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Official Website : http://budgam.nic.in

Headquarters : Budgam
State : Jammu and Kashmir

Area in Sq Km (Census 2011)
Total : 1361
Rural : 1311.95
Urban : 49.05

Population (Census 2011)
Population : 753745
Rural : 655833
Urban : 97912
Male : 398041
Female : 355704
Sex Ratio (Females per 1000 males) : 894
Density (Total, Persons per sq km) : 554

Official language : Urdu Kashmiri, Hindi. Urdu

Helplines :
J&K State Power Development Corporation +91 194 2483783, +91 191 2430548/2439039
J&K State Human Rights Commission +91 194 2506672, +91 191 2477457
J&K BSNL Helpline 1800 180 1503
J&K Tourism Helpline +91 9560788884
J&K Public Service Commission +91 194 2310369, +91 191 2566541
J&K Service Selection Board +91 191 2470017, +91 194 2435089/2433838/2442731
Kashmir University +91 194 2272096
Jammu University +91 191 2435248/2435259/2453544/2453588

Population (Census 2010) :
In 2011, Badgam had population of 753,745

Click on the following link to download district statistics as per NITI Ayog website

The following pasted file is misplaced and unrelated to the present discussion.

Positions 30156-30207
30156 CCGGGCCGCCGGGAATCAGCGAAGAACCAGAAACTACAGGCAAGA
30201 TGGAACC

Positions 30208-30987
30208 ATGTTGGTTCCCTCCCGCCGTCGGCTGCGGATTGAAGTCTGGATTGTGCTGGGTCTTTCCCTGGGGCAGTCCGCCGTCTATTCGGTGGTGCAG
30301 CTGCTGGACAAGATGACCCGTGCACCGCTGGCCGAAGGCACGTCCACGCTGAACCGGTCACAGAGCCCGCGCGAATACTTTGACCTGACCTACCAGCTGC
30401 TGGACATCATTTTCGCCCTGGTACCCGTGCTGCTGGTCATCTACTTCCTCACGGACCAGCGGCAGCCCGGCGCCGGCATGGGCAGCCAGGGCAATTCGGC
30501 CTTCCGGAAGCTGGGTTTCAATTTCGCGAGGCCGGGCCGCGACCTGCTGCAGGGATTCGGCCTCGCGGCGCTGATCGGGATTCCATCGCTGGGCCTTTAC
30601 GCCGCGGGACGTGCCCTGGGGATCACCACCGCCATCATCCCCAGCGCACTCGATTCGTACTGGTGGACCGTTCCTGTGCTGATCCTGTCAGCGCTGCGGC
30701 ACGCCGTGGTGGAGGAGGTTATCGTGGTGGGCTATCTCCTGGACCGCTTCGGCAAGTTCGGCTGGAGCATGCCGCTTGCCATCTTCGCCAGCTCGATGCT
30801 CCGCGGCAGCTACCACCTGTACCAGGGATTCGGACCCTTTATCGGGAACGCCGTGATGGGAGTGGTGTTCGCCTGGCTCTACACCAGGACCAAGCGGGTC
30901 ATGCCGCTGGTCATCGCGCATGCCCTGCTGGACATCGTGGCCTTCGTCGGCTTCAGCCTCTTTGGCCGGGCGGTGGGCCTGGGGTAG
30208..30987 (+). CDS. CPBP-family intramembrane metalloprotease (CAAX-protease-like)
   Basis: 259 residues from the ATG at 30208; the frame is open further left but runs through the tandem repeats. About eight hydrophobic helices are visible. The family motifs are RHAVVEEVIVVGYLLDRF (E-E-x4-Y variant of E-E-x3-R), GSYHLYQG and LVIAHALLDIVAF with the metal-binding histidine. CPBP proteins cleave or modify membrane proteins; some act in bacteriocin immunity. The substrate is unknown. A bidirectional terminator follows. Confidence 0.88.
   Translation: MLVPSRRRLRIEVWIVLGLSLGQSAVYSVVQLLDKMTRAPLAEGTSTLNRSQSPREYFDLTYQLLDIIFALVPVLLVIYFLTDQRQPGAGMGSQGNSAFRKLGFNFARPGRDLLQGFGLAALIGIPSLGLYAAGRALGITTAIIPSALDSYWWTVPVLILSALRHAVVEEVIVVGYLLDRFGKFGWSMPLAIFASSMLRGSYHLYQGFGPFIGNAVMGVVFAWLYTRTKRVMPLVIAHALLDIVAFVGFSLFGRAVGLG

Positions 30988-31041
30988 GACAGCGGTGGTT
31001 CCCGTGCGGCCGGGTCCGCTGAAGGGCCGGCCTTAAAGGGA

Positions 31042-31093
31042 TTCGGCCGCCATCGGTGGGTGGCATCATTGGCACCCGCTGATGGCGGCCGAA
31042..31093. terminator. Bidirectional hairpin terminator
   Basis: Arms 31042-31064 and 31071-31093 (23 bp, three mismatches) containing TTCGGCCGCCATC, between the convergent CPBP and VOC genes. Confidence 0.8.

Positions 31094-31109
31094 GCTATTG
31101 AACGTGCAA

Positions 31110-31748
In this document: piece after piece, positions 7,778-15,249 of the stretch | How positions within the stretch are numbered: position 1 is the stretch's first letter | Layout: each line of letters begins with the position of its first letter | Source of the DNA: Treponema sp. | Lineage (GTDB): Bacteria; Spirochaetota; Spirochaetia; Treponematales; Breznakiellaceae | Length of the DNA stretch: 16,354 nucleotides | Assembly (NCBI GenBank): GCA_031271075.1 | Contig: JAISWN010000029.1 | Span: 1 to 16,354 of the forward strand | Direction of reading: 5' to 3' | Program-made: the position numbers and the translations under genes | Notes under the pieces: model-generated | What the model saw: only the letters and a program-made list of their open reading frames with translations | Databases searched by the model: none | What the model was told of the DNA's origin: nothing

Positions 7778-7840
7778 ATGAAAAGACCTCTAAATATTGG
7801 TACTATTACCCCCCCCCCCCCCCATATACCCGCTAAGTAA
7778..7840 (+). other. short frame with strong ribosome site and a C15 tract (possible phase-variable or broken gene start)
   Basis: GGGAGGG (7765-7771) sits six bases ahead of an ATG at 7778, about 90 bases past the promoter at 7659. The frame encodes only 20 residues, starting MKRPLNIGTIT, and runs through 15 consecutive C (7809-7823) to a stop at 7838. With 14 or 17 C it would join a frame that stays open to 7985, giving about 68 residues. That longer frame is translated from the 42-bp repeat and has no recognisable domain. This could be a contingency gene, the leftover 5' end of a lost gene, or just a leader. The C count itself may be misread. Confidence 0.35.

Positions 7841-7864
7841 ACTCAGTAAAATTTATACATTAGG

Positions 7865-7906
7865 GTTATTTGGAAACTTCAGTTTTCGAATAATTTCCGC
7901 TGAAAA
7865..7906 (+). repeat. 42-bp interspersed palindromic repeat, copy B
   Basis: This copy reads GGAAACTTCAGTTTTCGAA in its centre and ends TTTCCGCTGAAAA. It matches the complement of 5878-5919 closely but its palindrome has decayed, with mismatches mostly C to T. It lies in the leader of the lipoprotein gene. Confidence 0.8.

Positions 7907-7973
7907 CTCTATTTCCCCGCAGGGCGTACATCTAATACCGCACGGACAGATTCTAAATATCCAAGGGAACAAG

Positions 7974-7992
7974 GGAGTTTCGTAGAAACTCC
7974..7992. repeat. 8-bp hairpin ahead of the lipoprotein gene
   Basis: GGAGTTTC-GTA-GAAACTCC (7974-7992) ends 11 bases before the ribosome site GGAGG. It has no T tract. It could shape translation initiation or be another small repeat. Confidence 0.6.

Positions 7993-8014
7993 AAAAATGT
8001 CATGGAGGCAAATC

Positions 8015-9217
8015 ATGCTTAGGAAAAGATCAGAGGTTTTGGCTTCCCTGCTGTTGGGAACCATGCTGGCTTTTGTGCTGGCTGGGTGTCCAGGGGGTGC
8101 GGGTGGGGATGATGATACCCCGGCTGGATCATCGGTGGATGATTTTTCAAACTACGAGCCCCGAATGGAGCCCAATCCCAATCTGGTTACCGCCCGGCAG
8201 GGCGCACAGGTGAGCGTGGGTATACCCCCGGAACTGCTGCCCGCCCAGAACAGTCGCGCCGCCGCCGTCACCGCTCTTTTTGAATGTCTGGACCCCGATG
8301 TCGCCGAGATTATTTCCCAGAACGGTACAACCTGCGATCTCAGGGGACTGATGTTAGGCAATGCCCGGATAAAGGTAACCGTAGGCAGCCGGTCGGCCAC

http://niti.gov.in/file/407/download?token=TrfYy-vE

Brief About Budgam District
COVERING an area of 1,371 sq. km, Budgam is the smallest district in Jammu and Kashmir accounting for nearly 1 % of the total area of the state and 6 % of its population. Bounded by the districts of Baramulla and Srinagar in the north, Pulwama in the south and the Poonch border in the south-west, Budgam is one of the youngest districts of the State, carved out as it was from the erstwhile District Srinagar in 1979. Situated at an average height of 5,281 ft above sea-level and at 75 degree E longitude and 34 degree N latitude, the district was known as Deedmarbag in ancient times.

The topography of the district is mixed with both mountainous and plain areas. The climate is of the temperate type with the upper-reaches receiving heavy snowfall in winter. The average annual rainfall of the district is 585 mm.

While the southern and south-western parts are mostly hilly, the eastern and northern parts of the district are plain. The average height of the mountains is 1,610 m and the total area under forest cover is 721 sq. km. The soil is loose and mostly denuded karewas dot the landscape.

Comprising Budgam, Beerwah and Chadoora tehsils, the district has been divided into eight blocks, which serve as prime units of economic development. Budgam has been further sliced into 108 panchayats comprising 553 villages.

The recently-concluded Census 2001 has thrown up interesting facts about the district. While educating us about some hitherto unknown aspects, these facts help to identify the areas of focus and renewed attention.

The district has recorded a population of 5,93,768, which is 6% of the State’s population. The population comprises 3,09, 574 males (52.1 %) and 2,84,194 females (47.9 %). The population density has been recorded at 433 persons per square kilometer, as compared to 99 persons per square km for the entire state.